- Hazardous Risk of Shock. Many cheap quality outlets are not grounded, and electricity may seek the path of least resistance through your body, which could cause death or injury. If the wiring method in your home is properly grounded, it might supply enough power for the heater, but if you plug other appliances into those outlets without proper grounding, there could be a risk of shock.
How do you Wire the Baseboard Heater?
Breaker and Circuit Wiring
Wiring a baseboard heater is simple. You need to buy a thermostat and attach it securely to the heater. Connect your wiring system by attaching black (or red) wires from the heating element of your baseboard heater to the power supply line, then attach the white (neutral) wire that goes back into your wall’s electrical box for grounding. A licensed electrician should install the breaker and make the final connections at the service panel.
When using a separate thermostat for your baseboard heater, you need to understand that the thermostat wiring connections vary for 240-volt and 120-volt circuits. The 240-volt connection for the power supply line (black wire) requires a double-pole breaker in your service panel. A 120-volt link does not use this breaker, and you can connect it to any standard household outlet.
Circuit wires from the thermostat connect to the heater according to the systems manual. With 240-volt circuits, the black and red wires connect to the heater’s power supply line and load side, respectively. With 120-volt circuits, these two connections are interchangeable—the only difference is that a 240-volt course will require a separate double pole breaker installed in your service panel.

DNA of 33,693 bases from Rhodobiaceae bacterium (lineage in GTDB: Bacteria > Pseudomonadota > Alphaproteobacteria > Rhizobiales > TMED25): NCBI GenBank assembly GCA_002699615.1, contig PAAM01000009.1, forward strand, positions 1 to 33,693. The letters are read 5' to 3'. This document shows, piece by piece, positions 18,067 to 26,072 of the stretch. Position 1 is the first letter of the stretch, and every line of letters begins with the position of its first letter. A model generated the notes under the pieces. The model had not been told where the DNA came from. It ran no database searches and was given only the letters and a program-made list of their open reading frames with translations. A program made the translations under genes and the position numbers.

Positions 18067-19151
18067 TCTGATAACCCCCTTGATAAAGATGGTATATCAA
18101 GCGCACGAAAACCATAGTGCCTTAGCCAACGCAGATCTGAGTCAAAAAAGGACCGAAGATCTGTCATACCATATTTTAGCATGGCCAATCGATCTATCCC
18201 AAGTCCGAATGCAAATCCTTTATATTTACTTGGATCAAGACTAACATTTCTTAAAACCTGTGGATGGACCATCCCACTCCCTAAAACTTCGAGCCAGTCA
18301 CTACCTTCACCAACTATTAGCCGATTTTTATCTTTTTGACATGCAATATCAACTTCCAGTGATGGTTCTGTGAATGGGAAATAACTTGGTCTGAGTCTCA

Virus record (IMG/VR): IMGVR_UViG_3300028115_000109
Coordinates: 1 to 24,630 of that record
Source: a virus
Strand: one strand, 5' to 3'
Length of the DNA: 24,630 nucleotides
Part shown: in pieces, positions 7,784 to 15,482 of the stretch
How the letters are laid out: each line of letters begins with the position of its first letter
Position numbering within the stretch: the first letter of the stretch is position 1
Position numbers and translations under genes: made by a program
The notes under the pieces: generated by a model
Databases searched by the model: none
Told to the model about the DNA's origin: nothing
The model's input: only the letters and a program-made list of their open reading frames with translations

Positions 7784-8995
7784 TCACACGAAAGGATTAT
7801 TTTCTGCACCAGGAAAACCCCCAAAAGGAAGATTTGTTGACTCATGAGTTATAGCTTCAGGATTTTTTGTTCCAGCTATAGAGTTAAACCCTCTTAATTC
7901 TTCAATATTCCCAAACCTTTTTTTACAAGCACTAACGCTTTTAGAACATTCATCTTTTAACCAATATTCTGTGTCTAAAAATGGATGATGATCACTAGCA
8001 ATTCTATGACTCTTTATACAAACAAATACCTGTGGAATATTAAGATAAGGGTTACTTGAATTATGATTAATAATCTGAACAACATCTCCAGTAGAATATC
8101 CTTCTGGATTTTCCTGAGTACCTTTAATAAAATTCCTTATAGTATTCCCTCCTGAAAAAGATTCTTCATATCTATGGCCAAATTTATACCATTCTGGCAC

How do you Know If Your Wiring is Safe?
It’s easy to detect a potentially hazardous wiring situation by checking for scorch marks or discoloration on baseboards and walls. If you notice any blackened areas around your heater, shut off the power immediately to avoid being burned by exposed wires.
Baseboard Heater Wiring Codes
There are different restrictions in different provinces and states. Some are very strict, while others don’t have any limits for this kind of wiring system installation. Let’s take a look at some of the codes.
- The U.S.A. If you fix the equipment, it cannot exceed 50% of the circuit capacity for a shared circuit. (EX: 1200 Watts for a 20 amp circuit, 900 Watts for a 15 amp circuit). Furthermore, the baseboard shall have an easily recognizable switch on the life wire (black).
- Canada. Certain provinces have specific restrictions for the wattage of baseboard heaters. The maximum allowed in Ontario is 1500 watts, while it cannot exceed 800 watts in Alberta and British Columbia.
- Australia. In Australia, a heater can only draw up to 20% more than its rated current (CA Regulations). Here are some other requirements:
- A wiring system should be kept clear from other sources that may affect safety.
- Use the correct sized cables with an accurate temperature rating.
- Do not use aluminum wire except for special approval by an inspector.
- Provide adequate support for all heating elements installed outside walls, cabinets, etc.
- Maintain clearance between electric bed elements & insulation.
Wiring a baseboard heater to an electric outlet is not recommended because it’ll probably pull more than 1500 watts. It can damage the plug and associated wiring in the wall as well as trip a breaker. It would be best if you had a particular circuit for baseboard heaters that can handle the amperage of around 30 amp rating or better. It is essential to follow the manufacturer’s instructions for the installation of electrical wiring. It would be best if a qualified electrician would perform all the work.